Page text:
June 7, 2001
Since 1994, no one party has held power in all the branches of government, except for the past five months. During that time, few new government initiatives were pursued and the economy performed very well except when high energy prices sapped purchasing power from households.
President Bush has obtained his major initiative, a tax cut that grows with the years. Perhaps those delays will prove to be hazardous to the longevity of those tax changes. Certainly, the sunset provision, which reverts tax law back to current conditions if provisions are not extended before 2011, requires more major tax legislation in the next decade--if only to preserve what has been enacted.
If one or more houses of Congress remain in Democratic hands, some of those provisions will not survive that next tax bill. Certainly, few financial advisors are assuming that the estate tax will vanish after 2010, although it will disappear for that one year in the current legislation.
Also, a second major tax bill, which had been rumored before the end of this year, is now a less likely prospect.
However, the history of split government is not a bad history for the economy. The excesses of either party are checked by the oversight provided by giving some power to the other party. The anti-missile initiative will not be well funded, at least until more assurances that it works can be provided. The Democrats are not likely to have the administration abrogate the 1972 ABM treaty and sharply raise defense spending for a system whose effectiveness remains questionable.
President Bush will not be able to create a judicial revolution in social values with his picks for the federal courts. His choice of Ashcroft for Attorney General suggested that he might try such an initiative. Now he must convince the public in 2002 that they need such judicial changes, a feat that even President Reagan would not attempt.
There will be some compromises. Senator Kennedy's leadership suggests that a patient's bill of rights will be part of any medicare legislation. Minimum wage legislation also will be pursued and probably passed. However, the public wants some say over medical services, especially the 42 percent that the government purchases. Also, tight labor markets in recent years has rendered the current minimum wage meaningless except in some rural areas. As long as the proposal is not too onerous, Kennedy probably will get his minimum wage legislation.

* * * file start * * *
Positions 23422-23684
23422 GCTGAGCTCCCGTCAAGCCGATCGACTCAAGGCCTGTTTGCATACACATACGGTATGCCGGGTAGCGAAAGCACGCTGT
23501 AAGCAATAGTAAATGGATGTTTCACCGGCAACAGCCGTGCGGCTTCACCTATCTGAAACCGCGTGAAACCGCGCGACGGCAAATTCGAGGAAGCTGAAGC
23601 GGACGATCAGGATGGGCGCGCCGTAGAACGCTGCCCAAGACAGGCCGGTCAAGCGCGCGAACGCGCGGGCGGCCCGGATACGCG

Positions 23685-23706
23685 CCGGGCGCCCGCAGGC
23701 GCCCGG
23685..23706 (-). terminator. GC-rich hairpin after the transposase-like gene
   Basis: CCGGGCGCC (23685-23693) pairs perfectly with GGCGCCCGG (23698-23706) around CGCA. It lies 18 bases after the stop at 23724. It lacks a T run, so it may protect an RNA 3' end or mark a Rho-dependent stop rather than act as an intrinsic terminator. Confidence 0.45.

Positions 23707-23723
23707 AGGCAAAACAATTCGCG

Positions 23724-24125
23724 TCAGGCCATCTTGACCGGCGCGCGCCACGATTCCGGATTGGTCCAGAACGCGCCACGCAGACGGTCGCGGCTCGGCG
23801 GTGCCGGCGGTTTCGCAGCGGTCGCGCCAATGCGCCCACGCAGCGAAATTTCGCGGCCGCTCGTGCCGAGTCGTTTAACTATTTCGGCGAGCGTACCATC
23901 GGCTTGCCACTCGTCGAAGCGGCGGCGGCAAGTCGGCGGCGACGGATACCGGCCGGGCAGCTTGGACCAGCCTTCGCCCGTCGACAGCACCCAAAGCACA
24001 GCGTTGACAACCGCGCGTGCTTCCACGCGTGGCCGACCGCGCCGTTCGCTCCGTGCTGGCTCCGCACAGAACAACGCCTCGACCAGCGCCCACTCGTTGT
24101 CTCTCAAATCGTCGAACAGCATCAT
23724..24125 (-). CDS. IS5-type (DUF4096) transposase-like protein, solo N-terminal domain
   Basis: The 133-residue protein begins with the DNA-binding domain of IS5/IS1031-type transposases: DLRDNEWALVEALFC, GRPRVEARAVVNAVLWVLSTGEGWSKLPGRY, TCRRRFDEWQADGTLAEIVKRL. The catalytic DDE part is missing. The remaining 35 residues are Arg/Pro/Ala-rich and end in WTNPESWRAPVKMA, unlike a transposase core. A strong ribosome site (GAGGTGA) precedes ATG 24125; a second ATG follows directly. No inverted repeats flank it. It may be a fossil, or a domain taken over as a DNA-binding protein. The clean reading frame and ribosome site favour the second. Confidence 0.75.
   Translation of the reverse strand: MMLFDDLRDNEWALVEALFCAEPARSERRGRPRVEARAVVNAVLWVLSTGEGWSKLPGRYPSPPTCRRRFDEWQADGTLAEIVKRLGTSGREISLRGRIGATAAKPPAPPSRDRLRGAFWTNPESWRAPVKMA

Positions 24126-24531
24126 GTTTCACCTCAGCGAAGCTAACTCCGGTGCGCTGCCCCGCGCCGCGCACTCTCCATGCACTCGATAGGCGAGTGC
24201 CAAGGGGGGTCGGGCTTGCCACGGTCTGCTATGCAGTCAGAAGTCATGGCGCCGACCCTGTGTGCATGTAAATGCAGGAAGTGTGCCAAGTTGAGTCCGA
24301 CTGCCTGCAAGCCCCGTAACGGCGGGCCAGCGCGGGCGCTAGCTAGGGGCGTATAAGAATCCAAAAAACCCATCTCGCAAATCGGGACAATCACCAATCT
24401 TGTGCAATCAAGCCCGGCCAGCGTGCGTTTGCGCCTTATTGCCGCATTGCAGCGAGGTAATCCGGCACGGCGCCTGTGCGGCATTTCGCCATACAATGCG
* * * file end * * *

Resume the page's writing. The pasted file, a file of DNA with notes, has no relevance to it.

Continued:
If the banking and credit industries had not already received some changes in recent legislation, Senator Sarbanne might pose a problem with his new chairmanship. He is a populist with economic understanding. Relief for lending institutions is not important to him.
As a rule, the President still has the strongest position. The Congress must dispose of his proposals. If the President is supported by the people, the Congress will stand aside. However, if the President is trying to move the agenda away from the country's consensus, a split government largely will nullify that activity and might penalize the President if he tries too vigorously.
Although some pundits have tried to tie stock market fluctuations to the shift in power caused by Senator Jeffords defection from the Republicans, investors are aware that our government works best when the checks and balances are most vigorously used.
The President got his way with his administrative appointments and his tax initiative. Now he must prove that he can work with the other party, as he claimed in the campaign. Frankly, he doesn't have the votes to do otherwise. And that may be exactly what the American people and our economy want.